For the longest time, humans have assumed that they are separate from the natural world and that nature provides infinite commodities. These two assumptions helped fuel the industrial revolution, but at the same time, resulted in the abuse of nature and in the climate crisis. We need a new paradigm, a new way of thinking which recognizes that humans are part of the natural world and that nature is a finite input into our lives and livelihood. This realization—of the value of nature—allows us to develop a framework for natural resource valuation that also directly addresses the fundamental collective action problem in environmental protection.
Ralph highlights how their valuation framework uses the lessons of behavioral economics to create values that individual decision makers find credible and relatable, in addition to stimulating excitement or concern that is essential to prompting action around environmental issues. He then discusses how to apply this framework to value forest elephants in Africa and great whales that are found off the coasts of Brazil and Chile. The values they estimate for individual members of these species are significant: $1.75 million per forest elephant and an average of $2 million per whale.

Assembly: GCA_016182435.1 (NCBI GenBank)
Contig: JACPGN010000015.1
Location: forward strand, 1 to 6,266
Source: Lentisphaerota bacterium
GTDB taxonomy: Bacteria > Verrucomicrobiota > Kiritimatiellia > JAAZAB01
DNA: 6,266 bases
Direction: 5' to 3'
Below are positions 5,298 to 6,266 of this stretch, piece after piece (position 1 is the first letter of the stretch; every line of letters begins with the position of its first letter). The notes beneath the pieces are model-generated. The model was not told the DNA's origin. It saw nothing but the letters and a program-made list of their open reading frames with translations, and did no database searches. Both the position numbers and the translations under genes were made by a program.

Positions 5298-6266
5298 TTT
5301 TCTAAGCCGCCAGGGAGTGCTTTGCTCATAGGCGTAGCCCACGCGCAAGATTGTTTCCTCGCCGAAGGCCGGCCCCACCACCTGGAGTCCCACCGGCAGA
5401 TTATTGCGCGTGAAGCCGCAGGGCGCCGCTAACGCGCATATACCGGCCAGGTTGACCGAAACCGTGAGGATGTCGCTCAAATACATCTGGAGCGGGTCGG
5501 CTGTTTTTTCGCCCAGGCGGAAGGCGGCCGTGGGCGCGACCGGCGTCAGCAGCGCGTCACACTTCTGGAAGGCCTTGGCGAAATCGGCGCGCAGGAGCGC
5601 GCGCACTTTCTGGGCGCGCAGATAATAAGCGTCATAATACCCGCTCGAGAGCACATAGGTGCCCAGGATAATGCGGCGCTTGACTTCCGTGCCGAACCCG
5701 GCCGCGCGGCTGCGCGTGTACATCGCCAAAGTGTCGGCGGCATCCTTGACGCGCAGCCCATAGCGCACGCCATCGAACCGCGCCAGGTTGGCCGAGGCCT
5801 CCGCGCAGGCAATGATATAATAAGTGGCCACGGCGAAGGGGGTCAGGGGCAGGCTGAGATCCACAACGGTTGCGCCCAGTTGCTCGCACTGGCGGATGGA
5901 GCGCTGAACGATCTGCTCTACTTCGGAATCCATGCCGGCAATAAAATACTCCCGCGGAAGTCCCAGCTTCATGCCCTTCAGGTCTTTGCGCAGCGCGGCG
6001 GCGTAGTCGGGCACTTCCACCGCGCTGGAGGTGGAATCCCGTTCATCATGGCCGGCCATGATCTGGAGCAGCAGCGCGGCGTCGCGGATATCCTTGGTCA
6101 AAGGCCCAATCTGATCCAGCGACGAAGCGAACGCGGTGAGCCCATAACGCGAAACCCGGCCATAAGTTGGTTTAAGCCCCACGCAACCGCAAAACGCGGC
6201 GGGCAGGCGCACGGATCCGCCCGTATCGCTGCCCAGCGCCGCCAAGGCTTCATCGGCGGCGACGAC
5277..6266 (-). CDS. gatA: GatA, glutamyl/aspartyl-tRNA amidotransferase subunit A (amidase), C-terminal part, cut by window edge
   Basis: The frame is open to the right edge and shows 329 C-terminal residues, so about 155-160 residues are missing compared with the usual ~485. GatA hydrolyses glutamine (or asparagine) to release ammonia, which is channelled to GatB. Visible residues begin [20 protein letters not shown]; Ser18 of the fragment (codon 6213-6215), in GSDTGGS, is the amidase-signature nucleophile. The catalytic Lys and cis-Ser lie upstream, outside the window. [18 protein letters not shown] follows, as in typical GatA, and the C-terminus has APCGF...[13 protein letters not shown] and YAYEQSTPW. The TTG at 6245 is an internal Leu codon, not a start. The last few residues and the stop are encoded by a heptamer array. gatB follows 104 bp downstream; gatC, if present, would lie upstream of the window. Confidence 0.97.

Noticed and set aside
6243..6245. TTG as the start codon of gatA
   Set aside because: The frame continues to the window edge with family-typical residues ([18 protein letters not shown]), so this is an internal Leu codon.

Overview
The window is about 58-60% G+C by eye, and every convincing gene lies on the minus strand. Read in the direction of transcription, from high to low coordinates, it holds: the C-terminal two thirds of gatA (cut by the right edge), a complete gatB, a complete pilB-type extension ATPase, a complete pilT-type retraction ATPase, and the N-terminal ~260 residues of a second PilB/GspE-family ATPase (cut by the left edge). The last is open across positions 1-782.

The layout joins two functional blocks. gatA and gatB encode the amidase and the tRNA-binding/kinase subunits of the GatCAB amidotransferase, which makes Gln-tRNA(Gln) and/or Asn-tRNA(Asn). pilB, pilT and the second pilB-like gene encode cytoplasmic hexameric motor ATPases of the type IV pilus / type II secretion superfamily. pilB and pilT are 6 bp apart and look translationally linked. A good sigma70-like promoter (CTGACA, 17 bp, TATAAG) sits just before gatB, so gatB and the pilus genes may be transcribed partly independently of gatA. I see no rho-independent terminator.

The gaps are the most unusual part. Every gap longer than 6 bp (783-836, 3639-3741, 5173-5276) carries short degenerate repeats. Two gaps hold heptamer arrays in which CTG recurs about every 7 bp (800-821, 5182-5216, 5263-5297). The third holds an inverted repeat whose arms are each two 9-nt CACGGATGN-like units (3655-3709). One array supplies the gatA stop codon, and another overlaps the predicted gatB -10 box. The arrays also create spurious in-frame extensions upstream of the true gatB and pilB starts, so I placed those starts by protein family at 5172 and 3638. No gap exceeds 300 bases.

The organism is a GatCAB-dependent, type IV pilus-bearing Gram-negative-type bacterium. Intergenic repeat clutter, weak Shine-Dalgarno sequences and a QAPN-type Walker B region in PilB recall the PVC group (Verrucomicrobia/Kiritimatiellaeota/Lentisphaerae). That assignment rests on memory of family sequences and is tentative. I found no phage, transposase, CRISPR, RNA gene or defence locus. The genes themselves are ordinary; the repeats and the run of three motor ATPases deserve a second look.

He then discusses how their valuations lead to new designs for environmental preservation and restoration policies. Finally, he sketches how we can build a new economy that partners with the natural world to ensure a sustainable, inclusive and nature-friendly economic growth.
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Read the published paper here.